Spending Spree

The History of American Shopping

  • Interest Level: Grade 5 - Grade 12   ·  
  • Reading Level: Grade 7

Ka-ching! Ever stop to think how our modern-day shopping culture came to be? In the early 1800s, stores were few and far between in the United States. General stores supplied everything from fabric and flour to handsaws and clocks. As the country grew, mail-order catalogs arrived at homes across the country, Mom and Pop specialty shops sprang up along Main Street, and later, shopping malls and big box megastores thrived in the suburbs. Then online shopping arrived via the Internet and changed the consumer experience yet again!

Buying behaviors also changed over time. For example, did you know you could barter for a pound of sugar at a general store in the early 1800s? Or that department stores in the 1900s added restrooms and ladies lounges to encourage women to shop all day long? Or that online shopping in the twenty-first century is a multibillion-dollar industry? Spending Spree takes readers on an amazing journey from farmlands to cyberspace to learn about the evolution of shopping in the United States.

Format List Price Your Price Qty
978-1-4677-1017-6
$33.32 $24.99
978-1-4677-1658-1
$50.65 $37.99
Interest Level Grade 5 - Grade 12
Reading Level Grade 7
Genre Nonfiction, Young Adult
Subject Social Studies
Copyright 2014
Publisher Lerner Publishing Group
Imprint Twenty-First Century Books ™
Language English
Number of Pages 88
Publication Date 2013-08-01
Reading Counts! Level 11.4
BISACS YAN025000, YAN052020, YAN010000
Dewey 381'.10973
Dimensions 7 x 9
Lexile 1140
Features Awards, Bibliography/further reading, Index, Photo captions, Reviewed, Sidebars, Source notes, Table of contents, Teaching Guides, Timeline, and eSource

Awards

  • Children's Book Committee at Bank Street College Best Children's Book of the Year, Winner, 2014

Reviews

Booklist

“Tracing the social and economic changes that led the American population from self-sufficiency to recreational shopping, the text is interesting and very readable….In this useful, historical presentation, Bix offers a good deal of information in an accessible way.” —Booklist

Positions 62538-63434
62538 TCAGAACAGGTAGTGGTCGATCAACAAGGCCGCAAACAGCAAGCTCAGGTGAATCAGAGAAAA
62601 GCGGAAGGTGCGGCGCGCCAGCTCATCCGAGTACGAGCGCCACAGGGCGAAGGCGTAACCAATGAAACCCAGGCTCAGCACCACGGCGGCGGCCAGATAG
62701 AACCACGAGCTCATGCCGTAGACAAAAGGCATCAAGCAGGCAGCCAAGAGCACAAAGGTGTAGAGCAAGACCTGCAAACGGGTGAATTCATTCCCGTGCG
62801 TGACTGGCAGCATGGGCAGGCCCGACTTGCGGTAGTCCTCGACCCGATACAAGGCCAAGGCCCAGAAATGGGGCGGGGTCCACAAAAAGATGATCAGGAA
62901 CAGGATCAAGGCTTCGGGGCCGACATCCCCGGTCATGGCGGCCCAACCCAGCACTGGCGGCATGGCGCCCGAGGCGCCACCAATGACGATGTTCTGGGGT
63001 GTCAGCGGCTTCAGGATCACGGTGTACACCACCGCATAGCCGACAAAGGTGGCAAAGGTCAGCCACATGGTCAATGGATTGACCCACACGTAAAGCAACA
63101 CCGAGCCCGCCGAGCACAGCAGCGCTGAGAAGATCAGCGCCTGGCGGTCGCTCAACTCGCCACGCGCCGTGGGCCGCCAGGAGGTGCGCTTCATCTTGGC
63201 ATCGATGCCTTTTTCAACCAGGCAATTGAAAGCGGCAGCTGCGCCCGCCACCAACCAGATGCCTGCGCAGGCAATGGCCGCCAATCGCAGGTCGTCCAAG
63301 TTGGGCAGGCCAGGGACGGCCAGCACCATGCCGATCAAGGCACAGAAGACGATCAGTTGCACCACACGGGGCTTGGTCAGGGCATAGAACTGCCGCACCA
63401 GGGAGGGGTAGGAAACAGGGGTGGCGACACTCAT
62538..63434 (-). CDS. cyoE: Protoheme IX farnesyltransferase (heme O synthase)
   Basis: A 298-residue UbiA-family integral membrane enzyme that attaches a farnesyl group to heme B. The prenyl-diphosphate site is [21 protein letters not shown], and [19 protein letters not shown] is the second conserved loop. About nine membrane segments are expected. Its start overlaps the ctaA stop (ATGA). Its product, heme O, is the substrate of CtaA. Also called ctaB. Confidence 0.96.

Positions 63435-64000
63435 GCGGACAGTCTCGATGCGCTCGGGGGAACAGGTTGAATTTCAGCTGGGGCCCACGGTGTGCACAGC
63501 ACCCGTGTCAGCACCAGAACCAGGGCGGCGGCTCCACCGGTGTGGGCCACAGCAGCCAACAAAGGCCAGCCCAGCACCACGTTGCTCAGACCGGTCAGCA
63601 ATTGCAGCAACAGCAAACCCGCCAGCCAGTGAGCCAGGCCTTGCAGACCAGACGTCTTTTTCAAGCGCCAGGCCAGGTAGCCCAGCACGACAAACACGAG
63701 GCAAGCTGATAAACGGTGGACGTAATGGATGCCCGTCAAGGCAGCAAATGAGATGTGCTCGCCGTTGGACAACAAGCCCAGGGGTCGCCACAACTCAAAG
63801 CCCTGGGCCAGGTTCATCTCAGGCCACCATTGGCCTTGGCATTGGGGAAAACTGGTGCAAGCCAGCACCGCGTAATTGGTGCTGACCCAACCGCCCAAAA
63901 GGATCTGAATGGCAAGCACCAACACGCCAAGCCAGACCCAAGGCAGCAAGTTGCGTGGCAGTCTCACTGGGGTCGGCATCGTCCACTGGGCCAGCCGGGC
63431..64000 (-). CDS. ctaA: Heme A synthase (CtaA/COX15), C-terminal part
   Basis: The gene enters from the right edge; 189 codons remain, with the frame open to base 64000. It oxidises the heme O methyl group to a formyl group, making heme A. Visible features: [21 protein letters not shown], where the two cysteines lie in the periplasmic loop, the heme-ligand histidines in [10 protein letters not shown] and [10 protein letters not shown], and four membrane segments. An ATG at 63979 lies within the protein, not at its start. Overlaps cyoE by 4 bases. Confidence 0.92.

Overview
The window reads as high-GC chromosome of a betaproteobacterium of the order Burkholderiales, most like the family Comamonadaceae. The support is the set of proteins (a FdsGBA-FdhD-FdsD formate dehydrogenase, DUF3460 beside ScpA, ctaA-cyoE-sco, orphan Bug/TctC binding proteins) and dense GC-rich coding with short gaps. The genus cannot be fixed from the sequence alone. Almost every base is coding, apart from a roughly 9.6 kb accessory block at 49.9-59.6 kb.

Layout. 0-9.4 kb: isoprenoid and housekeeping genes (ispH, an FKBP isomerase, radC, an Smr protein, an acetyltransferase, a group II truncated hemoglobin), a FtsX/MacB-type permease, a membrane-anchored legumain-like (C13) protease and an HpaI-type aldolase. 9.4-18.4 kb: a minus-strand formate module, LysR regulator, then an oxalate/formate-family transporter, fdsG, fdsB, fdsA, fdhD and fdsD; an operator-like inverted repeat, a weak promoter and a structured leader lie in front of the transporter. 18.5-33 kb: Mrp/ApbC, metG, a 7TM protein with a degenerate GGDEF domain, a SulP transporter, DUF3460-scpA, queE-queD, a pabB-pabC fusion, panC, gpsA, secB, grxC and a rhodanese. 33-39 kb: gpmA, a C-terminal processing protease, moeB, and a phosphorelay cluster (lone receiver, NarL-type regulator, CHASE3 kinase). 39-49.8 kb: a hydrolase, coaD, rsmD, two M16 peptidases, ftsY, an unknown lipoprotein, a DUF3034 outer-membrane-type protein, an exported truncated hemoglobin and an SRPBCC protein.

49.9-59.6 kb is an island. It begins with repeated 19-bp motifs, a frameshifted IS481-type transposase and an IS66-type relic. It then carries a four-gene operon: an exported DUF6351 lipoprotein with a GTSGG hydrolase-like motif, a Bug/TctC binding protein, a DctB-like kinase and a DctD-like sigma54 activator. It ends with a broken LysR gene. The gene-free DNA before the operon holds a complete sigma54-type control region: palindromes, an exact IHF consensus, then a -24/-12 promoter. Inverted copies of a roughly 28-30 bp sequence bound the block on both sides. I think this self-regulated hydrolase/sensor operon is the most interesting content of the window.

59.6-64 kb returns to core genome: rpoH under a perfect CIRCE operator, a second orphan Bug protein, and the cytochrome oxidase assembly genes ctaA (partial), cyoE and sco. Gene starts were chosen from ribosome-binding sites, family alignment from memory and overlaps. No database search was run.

School Library Journal

“For report writers, there are plenty of facts and interesting tidbits.” —School Library Journal

Author: Cynthia Overbeck Bix

Cynthia Bix grew up in Baltimore, Maryland, where family visits to historical sites that dot the East Coast—including Old Sturbridge Village, Colonial Williamsburg, and Baltimore's own Fort McHenry—sparked her early interest in American history, crafts, and everyday life. After moving as a teenager to the San Francisco Bay Area, she added natural science—the world of plants, animals, and the environment—to her interests. She has been an avid reader ever since first grade, and there's always a stack of novels on her nightstand. (Sometimes she even sneaks in a reading session when she should be cooking dinner!) Cynthia loves to write about anything and everything. In her more than 30 nonfiction books for children and adults, she has written about such diverse subjects as carnivorous plants, the water cycle, flower gardens, and the Grand Canyon. She has also written how-to-do-it books about activities from planning a backyard cottage to making impressions of animal footprints! In addition to writing books and articles, Cynthia edits books for both children and adults.

Lerner eSource™ offers free digital teaching and learning resources, including Common Core State Standards (CCSS) teaching guides. These guides, created by classroom teachers, offer short lessons and writing exercises that give students specific instruction and practice using Common Core skills and strategies. Lerner eSource also provides additional resources including online activities, downloadable/printable graphic organizers, and additional educational materials that would also support Common Core instruction. Download, share, pin, print, and save as many of these free resources as you like!

Spending Spree

Ka-ching! Ever stop to think how our modern-day shopping culture came to be? In the early 1800s, stores were few and far between in the United States. General stores supplied everything from fabric and flour to handsaws and clocks. As the country grew, mail-order catalogs arrived at… View available downloads →